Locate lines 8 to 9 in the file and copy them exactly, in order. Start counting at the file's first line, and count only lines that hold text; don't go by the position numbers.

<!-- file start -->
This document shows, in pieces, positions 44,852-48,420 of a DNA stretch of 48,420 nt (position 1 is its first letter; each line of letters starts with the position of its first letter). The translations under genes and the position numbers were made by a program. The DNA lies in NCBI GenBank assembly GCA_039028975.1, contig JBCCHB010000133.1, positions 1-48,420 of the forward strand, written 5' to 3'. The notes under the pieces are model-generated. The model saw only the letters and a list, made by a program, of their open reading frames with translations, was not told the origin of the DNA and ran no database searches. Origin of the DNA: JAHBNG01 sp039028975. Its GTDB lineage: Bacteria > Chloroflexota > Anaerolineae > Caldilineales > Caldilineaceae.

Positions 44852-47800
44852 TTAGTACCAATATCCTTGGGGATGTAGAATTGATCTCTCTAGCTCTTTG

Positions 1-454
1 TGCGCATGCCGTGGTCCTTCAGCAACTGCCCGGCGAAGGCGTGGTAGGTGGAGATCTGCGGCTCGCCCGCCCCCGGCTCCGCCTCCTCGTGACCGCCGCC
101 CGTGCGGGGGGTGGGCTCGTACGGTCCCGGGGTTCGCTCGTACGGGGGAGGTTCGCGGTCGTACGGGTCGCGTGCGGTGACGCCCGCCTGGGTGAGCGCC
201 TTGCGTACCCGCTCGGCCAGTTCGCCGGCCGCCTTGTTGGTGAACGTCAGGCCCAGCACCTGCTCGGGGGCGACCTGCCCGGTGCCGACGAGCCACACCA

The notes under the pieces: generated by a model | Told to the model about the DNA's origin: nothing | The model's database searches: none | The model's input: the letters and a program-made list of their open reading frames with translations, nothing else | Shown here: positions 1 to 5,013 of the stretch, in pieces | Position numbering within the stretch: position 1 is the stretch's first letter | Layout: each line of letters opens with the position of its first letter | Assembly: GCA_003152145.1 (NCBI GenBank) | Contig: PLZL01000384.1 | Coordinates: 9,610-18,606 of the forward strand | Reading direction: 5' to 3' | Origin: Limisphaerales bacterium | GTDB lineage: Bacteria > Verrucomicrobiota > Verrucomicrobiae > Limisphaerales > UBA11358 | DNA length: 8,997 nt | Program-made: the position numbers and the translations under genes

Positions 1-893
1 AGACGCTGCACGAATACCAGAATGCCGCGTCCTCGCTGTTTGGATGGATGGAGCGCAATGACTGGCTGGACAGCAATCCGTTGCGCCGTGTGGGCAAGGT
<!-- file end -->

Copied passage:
The notes under the pieces: generated by a model | Told to the model about the DNA's origin: nothing | The model's database searches: none | The model's input: the letters and a program-made list of their open reading frames with translations, nothing else | Shown here: positions 1 to 5,013 of the stretch, in pieces | Position numbering within the stretch: position 1 is the stretch's first letter | Layout: each line of letters opens with the position of its first letter | Assembly: GCA_003152145.1 (NCBI GenBank) | Contig: PLZL01000384.1 | Coordinates: 9,610-18,606 of the forward strand | Reading direction: 5' to 3' | Origin: Limisphaerales bacterium | GTDB lineage: Bacteria > Verrucomicrobiota > Verrucomicrobiae > Limisphaerales > UBA11358 | DNA length: 8,997 nt | Program-made: the position numbers and the translations under genes

Positions 1-893